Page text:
An advanced case of pyorrhea

Pyorrhea, or periodontitis, is an advanced stage of periodontal disease in which the ligaments and bones that support the teeth become inflamed and infected. If left untreated, resulting bone loss could cause loosening and the eventual loss of teeth.


Pyorrhea is usually a result of advanced gingivitis, a periodontal disease that infects the gum through the buildup of plaque. The main cause of pyorrhea is poor oral hygiene; however, the following can also increase the risk of periodontitis:

  • health problems, such as chronic illness, glandular disorders, and blood disease
  • eating a diet high in sugar
  • general, unhealthy lifestyle choices (smokin,g drug, use of excessive alcohol)
  • a deficiency of vitamin C, bioflavonoids, calcium, folic acid, or niacin.


Periodontal disease is usually painless, so it’s not unusual for it to go undetected. However, there are some telling symptoms to watch out for:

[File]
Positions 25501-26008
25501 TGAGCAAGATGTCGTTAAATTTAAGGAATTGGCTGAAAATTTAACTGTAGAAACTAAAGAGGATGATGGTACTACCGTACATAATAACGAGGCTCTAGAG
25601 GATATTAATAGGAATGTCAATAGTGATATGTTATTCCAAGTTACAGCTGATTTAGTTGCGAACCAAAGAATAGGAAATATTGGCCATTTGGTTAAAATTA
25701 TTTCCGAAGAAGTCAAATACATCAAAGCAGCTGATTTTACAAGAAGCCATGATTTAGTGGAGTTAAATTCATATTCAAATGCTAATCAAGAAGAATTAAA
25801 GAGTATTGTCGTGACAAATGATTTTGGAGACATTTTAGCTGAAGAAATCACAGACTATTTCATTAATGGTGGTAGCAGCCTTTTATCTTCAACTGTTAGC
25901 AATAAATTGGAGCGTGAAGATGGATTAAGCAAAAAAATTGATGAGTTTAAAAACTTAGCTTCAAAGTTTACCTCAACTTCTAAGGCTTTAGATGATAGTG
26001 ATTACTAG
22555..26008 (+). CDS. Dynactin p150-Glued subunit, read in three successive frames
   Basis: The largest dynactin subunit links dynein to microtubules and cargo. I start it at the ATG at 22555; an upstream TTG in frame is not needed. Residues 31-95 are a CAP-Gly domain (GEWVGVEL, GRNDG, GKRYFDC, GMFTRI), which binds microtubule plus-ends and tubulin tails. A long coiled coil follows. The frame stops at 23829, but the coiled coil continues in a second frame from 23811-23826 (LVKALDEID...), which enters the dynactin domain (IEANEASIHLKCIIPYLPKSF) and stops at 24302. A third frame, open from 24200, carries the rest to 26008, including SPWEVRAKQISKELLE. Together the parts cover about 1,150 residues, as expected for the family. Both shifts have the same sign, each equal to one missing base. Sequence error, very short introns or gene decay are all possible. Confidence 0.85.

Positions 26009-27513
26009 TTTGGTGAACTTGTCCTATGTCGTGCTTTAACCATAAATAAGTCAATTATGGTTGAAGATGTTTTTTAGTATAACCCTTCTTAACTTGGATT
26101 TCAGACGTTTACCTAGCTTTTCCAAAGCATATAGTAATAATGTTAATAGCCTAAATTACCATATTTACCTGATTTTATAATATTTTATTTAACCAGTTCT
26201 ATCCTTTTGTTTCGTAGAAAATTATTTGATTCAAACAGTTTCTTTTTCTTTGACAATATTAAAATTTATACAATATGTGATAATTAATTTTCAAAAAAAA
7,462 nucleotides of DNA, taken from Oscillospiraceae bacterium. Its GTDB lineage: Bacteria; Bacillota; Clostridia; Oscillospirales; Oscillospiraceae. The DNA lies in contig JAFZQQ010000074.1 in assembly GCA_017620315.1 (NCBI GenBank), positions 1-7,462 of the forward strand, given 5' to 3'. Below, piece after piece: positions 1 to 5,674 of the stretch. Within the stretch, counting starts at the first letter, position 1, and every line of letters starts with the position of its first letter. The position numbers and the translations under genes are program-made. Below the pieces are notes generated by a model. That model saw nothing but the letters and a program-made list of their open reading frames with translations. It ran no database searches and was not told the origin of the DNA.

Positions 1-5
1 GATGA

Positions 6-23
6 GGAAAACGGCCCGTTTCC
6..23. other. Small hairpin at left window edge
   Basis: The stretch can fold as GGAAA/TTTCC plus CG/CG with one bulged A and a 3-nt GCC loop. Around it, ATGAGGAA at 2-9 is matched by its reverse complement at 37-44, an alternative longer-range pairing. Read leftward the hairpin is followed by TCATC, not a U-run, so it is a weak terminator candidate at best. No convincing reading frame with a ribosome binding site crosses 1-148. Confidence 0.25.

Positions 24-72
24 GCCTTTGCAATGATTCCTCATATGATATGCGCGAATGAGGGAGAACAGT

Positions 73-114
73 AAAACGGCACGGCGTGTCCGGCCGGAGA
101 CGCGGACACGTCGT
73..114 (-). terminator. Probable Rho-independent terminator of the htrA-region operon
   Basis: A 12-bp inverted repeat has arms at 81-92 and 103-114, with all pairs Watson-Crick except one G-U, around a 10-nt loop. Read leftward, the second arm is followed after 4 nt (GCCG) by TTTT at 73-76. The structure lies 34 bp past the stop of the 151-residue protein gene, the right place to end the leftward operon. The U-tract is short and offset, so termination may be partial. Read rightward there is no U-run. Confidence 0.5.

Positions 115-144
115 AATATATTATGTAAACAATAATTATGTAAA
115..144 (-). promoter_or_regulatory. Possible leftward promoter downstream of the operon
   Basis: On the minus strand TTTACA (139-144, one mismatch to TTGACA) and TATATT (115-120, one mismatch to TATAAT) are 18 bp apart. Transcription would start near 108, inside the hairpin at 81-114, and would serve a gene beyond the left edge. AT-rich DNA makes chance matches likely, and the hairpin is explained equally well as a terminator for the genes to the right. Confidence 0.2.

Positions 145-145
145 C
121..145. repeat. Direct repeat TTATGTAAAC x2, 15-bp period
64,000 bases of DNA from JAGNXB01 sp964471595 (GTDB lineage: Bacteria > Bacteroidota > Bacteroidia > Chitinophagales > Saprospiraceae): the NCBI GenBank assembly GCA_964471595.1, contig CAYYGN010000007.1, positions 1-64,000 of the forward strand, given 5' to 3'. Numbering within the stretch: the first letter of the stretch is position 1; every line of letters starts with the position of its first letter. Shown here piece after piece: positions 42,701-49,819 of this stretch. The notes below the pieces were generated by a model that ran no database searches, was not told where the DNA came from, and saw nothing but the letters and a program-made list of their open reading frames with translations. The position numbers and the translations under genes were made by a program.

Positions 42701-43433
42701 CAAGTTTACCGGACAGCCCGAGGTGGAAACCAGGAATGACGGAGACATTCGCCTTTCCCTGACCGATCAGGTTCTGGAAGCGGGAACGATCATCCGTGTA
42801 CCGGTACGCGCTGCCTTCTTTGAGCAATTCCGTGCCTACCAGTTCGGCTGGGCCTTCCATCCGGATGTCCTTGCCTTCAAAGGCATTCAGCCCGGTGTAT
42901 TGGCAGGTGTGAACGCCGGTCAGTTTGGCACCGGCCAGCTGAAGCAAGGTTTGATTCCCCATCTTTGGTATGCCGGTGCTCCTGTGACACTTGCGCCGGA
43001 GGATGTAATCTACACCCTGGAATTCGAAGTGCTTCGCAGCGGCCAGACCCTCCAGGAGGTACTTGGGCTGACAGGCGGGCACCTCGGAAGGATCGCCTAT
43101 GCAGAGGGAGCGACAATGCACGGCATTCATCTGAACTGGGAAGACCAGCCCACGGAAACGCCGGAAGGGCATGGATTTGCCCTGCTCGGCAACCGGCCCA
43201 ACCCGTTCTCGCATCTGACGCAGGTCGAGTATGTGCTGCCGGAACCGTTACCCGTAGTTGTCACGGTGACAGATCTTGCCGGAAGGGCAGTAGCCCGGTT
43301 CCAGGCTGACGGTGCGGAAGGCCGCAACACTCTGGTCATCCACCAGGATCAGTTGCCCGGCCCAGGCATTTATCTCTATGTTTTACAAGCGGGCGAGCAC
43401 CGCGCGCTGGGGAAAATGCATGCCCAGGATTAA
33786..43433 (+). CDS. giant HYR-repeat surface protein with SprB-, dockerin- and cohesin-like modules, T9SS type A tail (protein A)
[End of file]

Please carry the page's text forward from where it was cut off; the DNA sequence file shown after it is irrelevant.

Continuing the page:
• bad breath, or halitosis
  • red, inflamed, bleeding, or receding gums
  • mouth abscesses or ulcers
  • deep pockets between the teeth and gums
  • loose teeth


An in-office workup, consisting of a dental history and a general oral examination, is usually sufficient to diagnose pyorrhea. Tests are rarely needed, but can include:

  • x-rays: to determine the extent of structural damage to the bones in your mouth
  • periodontal ccreening and recording (PSR): this procedure measures the depth of your gums, or gingiva, to determine if there has been recession of the gum-line. It can be done manually by your dentist or with a small mechanical device. PSR is usually quick and painless.


Brushing adequately twice a day at the gum line, as well as and flossing daily, is the best method for preventing pyorrhea. Regular, twice-a-year checkups where a professional cleaning is administered and a dentist can check for early signs of periodontitis is also key. Avoid smoking, as it can exacerbate symptoms and prevent healing.


If detected early, periodontal diseases can be treated through nonsurgical procedures such as scaling and root planning (deep cleaning of the root that removes plaque and tartar from gum pockets). However, surgical treatment may be required in advanced pyorrhea to prevent further bone loss and/or regenerate bone when needed.

Find a dentist in your area if you suspect you have pyorrhea or periodontitis.

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